Thomas McCabe and William Putnam McCabe
Thomas McCabe, the father, was a watch-maker and part-owner of a cotton mill in 18th century Belfast. He was a noted radical, and in 1786 vigorously opposed plans by the city's merchants to fit out ships for the transportation of slaves; the proposal was dropped.
On 1st April 1791 a clandestine committee was set up in Belfast 'to form an association to invite all Irishmen for the restoration and preservation of our liberty.' One of the signatories to the proposal was Thomas McCabe, and the conspirators were frequently to meet at his house, The Vicinage, off the Antrim Road. The Society of United Irishmen was formed out of this committee on 11 October of that year.
Thomas's son, William, was a political organiser for the Society and involved with the production of its newspaper, The Northern Star. In 1794 he and his colleagues were taken to court for publishing seditious material. McCabe then moved south and is reputed to have inducted 279,000 members into the Society. He was arrested just before the 1798 rising, but bluffed his way out of gaol and took part. After the rising's failure he fled to England, and later to France where he tried in vain to win Napoleonic support for another try. In 1814 he was arrested after trying illegally to enter Ireland, but was pardoned on condition he never came back. He moved to Scotland, where he died in 1821.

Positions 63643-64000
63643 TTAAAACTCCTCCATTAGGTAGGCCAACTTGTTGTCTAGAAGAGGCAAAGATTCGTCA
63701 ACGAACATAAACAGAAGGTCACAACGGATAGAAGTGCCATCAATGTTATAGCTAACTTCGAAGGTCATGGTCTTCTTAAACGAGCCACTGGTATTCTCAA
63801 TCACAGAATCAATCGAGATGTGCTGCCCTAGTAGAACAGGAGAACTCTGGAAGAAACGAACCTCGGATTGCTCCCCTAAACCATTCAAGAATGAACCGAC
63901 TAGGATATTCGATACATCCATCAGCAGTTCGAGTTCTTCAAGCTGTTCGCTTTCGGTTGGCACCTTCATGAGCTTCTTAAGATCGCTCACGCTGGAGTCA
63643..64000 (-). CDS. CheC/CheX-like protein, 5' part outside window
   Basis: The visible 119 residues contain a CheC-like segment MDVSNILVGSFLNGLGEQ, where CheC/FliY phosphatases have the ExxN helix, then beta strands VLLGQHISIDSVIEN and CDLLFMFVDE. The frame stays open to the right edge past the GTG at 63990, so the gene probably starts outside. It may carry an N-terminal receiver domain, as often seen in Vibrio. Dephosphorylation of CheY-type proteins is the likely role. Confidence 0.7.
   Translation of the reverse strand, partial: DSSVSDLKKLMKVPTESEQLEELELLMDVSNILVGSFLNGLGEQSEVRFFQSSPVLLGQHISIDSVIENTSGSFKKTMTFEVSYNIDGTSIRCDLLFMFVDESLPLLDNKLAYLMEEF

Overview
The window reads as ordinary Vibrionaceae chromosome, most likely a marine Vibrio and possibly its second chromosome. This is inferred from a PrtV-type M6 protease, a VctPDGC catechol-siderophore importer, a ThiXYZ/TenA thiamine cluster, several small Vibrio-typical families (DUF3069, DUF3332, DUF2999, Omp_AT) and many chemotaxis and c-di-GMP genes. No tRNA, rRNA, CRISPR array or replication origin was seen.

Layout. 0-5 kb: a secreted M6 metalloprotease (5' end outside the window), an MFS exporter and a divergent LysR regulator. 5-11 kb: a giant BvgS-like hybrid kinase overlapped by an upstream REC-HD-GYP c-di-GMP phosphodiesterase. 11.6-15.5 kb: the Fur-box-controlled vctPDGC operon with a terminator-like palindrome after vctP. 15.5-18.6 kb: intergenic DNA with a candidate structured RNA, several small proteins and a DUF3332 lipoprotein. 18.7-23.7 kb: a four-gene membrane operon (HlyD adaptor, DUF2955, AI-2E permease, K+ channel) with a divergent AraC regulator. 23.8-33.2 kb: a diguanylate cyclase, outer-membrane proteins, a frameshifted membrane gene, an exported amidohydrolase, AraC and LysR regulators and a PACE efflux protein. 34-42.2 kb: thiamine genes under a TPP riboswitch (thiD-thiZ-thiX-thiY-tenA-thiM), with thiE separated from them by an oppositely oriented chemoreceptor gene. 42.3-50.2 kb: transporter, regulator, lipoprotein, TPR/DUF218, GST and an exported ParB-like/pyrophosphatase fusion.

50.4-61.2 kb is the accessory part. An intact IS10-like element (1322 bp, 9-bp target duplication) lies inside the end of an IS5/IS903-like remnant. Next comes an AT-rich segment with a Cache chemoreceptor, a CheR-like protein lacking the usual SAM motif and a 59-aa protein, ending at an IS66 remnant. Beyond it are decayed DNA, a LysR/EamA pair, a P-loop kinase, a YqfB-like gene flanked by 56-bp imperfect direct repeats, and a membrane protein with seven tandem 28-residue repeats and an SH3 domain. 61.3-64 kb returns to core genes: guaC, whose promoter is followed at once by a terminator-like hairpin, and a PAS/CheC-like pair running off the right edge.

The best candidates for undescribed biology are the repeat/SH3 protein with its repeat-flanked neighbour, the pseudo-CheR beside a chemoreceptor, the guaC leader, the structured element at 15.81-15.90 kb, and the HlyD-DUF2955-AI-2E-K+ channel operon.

Location of plaque: At St Malachi's College, Antrim Road, which was built on the site of the Vicinage.
Date of Unveiling: June 1998